If you're noticing that your air conditioner is running for longer than usual, or not running for as long as usual, it's important to consider all the factors that determine the length of a cooling cycle. The air temperature outside, the size and condition of air ducts, the amount of insulation, and the quality of the weather stripping around windows and doors, are just a few of the factors that will determine the length of the cooling cycle.
The cooling cycle lasts until the temperature on the thermostat is reached. It shuts off at that point and starts again when the house begins to warm up again. If it is just a few degrees warmer outside, it may run for a few minutes. If it is very hot and humid, with a 30 degree difference between the thermostat setting and outside temperature, it may need to run much longer to reach the desired temperature.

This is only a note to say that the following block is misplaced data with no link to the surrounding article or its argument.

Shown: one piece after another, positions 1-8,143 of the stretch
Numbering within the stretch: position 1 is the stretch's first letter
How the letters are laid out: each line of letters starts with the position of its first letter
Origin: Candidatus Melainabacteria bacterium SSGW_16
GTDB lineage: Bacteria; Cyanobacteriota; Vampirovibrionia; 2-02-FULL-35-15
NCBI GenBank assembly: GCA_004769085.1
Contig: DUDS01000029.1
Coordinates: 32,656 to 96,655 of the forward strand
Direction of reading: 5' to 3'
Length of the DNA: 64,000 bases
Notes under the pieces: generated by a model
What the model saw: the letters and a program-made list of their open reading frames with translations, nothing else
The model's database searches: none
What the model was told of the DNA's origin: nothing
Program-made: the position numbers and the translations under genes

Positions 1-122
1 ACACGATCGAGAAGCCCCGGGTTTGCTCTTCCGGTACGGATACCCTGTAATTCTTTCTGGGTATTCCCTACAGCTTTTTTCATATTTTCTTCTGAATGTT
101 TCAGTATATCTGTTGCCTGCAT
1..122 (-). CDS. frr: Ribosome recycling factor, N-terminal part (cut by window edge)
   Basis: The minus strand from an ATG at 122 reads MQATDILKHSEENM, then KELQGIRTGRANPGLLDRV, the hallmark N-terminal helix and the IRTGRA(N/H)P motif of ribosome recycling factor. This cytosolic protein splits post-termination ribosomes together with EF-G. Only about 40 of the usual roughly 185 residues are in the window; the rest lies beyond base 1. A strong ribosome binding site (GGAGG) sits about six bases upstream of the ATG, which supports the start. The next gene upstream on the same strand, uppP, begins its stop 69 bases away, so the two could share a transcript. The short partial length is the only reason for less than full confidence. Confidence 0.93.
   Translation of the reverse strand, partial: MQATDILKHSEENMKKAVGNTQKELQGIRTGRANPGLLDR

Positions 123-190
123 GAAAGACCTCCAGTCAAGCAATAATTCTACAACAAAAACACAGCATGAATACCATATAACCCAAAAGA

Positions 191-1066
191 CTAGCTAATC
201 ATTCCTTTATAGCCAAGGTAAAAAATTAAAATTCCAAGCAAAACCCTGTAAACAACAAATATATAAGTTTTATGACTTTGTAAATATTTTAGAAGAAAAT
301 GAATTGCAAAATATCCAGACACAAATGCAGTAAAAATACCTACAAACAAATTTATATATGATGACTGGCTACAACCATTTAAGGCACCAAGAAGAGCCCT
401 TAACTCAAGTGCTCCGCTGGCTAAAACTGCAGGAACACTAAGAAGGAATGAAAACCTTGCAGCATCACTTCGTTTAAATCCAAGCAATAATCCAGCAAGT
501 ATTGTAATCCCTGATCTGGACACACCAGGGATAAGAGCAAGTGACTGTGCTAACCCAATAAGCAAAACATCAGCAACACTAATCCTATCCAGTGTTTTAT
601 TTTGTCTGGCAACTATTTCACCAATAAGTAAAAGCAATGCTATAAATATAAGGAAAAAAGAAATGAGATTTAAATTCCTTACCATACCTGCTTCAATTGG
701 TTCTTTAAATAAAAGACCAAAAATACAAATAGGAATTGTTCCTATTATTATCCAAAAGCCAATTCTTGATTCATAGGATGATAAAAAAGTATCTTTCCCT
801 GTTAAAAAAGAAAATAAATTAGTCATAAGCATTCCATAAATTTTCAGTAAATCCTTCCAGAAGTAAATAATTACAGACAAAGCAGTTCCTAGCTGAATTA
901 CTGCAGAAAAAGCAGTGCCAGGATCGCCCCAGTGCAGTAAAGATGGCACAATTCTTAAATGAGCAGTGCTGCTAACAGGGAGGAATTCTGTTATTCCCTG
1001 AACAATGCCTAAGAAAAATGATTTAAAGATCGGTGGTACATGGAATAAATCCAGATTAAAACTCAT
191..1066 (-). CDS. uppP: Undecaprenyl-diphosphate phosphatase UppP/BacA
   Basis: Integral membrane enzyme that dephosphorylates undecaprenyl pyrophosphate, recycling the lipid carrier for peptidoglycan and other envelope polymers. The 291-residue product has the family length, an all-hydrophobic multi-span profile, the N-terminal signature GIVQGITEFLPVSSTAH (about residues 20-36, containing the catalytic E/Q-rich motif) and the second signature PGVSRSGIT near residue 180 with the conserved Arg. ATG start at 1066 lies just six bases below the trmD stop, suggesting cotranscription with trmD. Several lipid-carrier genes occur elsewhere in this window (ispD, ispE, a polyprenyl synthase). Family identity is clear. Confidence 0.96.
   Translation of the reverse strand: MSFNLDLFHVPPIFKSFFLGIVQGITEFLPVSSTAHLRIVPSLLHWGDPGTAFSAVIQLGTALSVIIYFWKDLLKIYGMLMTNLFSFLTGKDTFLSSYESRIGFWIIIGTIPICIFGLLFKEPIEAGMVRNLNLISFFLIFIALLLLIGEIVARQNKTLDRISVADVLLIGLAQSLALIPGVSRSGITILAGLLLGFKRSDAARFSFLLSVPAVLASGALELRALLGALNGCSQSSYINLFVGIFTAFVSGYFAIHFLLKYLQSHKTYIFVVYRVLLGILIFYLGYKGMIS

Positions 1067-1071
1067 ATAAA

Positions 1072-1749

Air Ducts and Circulation
Because a central air conditioner performs best when cooling the entire house, it's best to keep all vents and doors open when possible. Closing off rooms will not save energy, it will only make the AC work harder. Keeping your AC properly maintained, including changing the filter regularly, will also ensure that it's performing at peak efficiency.
Air conditioners perform best when they are properly sized for the space they are cooling. The size of an air conditioner is measured in BTUs. One BTU is equal to the amount of energy needed to raise the temperature of one pound of water by one degree Fahrenheit. If your air conditioner has more BTUs than necessary, it will cycle more frequently. If it has too few BTUs, it will run much longer per cycle.
Assuming your central air conditioner is properly sized for your home, it should be able to cool and remove moisture from the air in 7 to 10-minute cycles. If not there could be a problem.
Have questions about your central air conditioner? Call ABC Southwest Plumbing and Air Conditioning, we're here to help.